To preface: my culture is something I will never part with. It is as close to my heart as the fried chicken I use to blanket my emotional traumas. But I haven’t always felt this way. Indeed, the biggest problem with being ethnic is not our platter of socio-economic depravities (courtesy of our melanin malnourished friends), but the jagged knife that is judgement from your own kin.
My blood links me to Ngāti Hine in the Far North and Mangaia in the depths of Cook Islands. I’m an honorary double Māori if you will. But as I’ve learnt, blood has no relevance in your ability to fulfil your cultural quota. You see, people neglect to tell you that you will be graded on your performance as a person of colour. Can you speak the reo? Did you grow up on the marae? Can you haka? NO! I can’t you fucktards. I grew up with a non-reo parent, in and out of CYFs, learning the routine to ‘(You Drive Me) Crazy’ while planning my future life with Adrian Grenier.
It wasn’t that I didn’t want to. I would honestly kill to be that person who is so fully consumed in Te Ao Māori, I have Tikanga coming out of my ass faster than bad curry. But the opportunity was never there for little Tama. Sure, adult Tama has the resources to start fixing these problems, But I’m not about to begin my journey to be the ultimate Māori in the stench of that bitch Rona and her 2020 pandemic.
There is an elitism within culture itself, a clique full of judgement from those who’ve maintained their authenticity in the quake of colonisation. A clique so consumed in their pride it alienates those who don’t meet the measure. I’m not dogging cultural pride, I want that shit as the front page of everyone’s lives. But when it is weaponised as a method of fulfilling someone’s superiority complex, it loses its beauty.
Little Tama could never meet the measure. I was the boy who couldn’t haka. This was in large part due to my voice; which even post-puberty is still two octaves higher than it should be, my awkwardness around the male species and my overall effeminate personality. I’m gay; what the fuck did people expect? On a scale of Dumbledore to Trixie Mattel, I was a solid Billy Porter, which is to say my version of the taiaha involved jazz hands and a full choreographed musical number. I was and still am different. And I hated it. We tend to associate the word different with being abnormal and this was how I saw myself. I felt abnormal.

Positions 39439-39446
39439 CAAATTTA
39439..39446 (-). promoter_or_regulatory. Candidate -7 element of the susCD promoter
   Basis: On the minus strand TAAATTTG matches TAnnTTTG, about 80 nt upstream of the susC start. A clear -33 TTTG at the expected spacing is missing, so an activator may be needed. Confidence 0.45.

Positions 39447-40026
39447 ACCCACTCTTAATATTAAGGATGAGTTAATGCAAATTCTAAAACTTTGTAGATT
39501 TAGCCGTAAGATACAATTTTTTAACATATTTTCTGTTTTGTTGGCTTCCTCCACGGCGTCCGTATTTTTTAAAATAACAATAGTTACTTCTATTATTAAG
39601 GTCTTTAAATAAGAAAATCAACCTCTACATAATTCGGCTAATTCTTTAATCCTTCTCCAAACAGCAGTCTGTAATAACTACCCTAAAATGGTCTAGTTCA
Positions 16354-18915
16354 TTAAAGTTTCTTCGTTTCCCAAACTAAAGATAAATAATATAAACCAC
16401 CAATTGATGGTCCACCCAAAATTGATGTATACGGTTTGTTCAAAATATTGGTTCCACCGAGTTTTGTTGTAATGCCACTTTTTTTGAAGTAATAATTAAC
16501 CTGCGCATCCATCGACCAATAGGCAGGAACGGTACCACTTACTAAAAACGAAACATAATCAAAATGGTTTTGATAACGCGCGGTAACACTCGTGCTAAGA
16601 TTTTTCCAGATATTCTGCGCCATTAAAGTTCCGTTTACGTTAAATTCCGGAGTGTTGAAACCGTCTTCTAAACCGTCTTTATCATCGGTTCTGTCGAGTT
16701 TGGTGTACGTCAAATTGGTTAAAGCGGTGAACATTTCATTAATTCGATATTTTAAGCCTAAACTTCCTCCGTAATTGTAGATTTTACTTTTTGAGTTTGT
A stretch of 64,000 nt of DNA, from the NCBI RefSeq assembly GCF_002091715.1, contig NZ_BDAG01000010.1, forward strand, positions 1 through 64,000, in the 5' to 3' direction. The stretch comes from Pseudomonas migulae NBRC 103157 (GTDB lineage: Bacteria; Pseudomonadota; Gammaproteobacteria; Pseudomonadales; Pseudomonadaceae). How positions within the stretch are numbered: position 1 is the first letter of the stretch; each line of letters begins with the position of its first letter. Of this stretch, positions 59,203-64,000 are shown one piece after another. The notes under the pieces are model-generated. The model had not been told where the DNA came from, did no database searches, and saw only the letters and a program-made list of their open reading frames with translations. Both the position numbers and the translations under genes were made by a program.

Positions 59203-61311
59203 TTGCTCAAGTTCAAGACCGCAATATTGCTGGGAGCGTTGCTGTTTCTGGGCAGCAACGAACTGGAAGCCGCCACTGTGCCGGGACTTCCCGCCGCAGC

Let all of us reading this right now be honest for one second. We just want to fit in. We want to be accepted and loved for who we are and assured that our miserable existence is worth as much to someone else as it is to us. I was dragged to filth for my incompetence as a white Māori and people would never let me forget that deep down, I was a failure of an ethnic. I was being devalued by my family, my peers and worst of all, myself. A scary part of being young is being impressionable and believing what people say about you. Thus, for a moment in my life, I genuinely believed that being myself would never be enough.
Like any good narrative, we now come to the moment of self-discovery where the protagonist realises that they’ve had the power within them this whole time to reach their ultimate goal! So how did he do it? I know you’re all so eager to know how I, the boy who still can’t Haka to save his life, has self-internalised a sense of cultural pride. Well my friends… I stopped fucking caring. That’s it. I just decided to do me and if this wasn’t enough for others… well, that sounds like a ‘them problem’ to me.
Now, as someone who is estranged from his parents, this approach is admittedly a lot easier for me to pull off than most. But part of growing up and earning your own independence is being able to detach yourself from the security of your whanau and with them, their ideals. Learning to be yourself will be the most challenging thing most people of colour will face in their lives. Because even if you are the patron saint of authenticity, you still have no place in this Eurocentric climate. Being the king of the haka won’t stop you from being racially profiled by the police and knowing the reo means nothing if you can’t use it in public without being persecuted by some monolingual Karen.
We all have way too much shit to worry about in our lives to be concerned with the petty whims of some self-absorbed cultural experts. Because when shit hits the fan, the only thing that truly matters is that you were a decent person. I’ll learn the reo one day and I’ll do it in my own time. I may not go home often but I know where I come from and when people call out for help, I will always be there. I probably wont ever be that great at the haka but that won’t stop me from trying.
Whakamā. The loose translation of the word is to feel embarrassment over something. You should never be Whakamā of who you are, where you come from or the way you were raised, because we’re all being equally persecuted as people of colour regardless of how well we score on the cultural index. So, fuck it. I’m not going to be Whakamā over some glorified expectation of who or what I am meant to be. And while saying ‘fuck it’ may be easier for me than it is for others, remember that people’s words and people’s expectations will only affect you as much as you let them. So, eat that fried chicken, be a rebel and do what makes you happy! Because that bitch Rona won’t discriminate either way.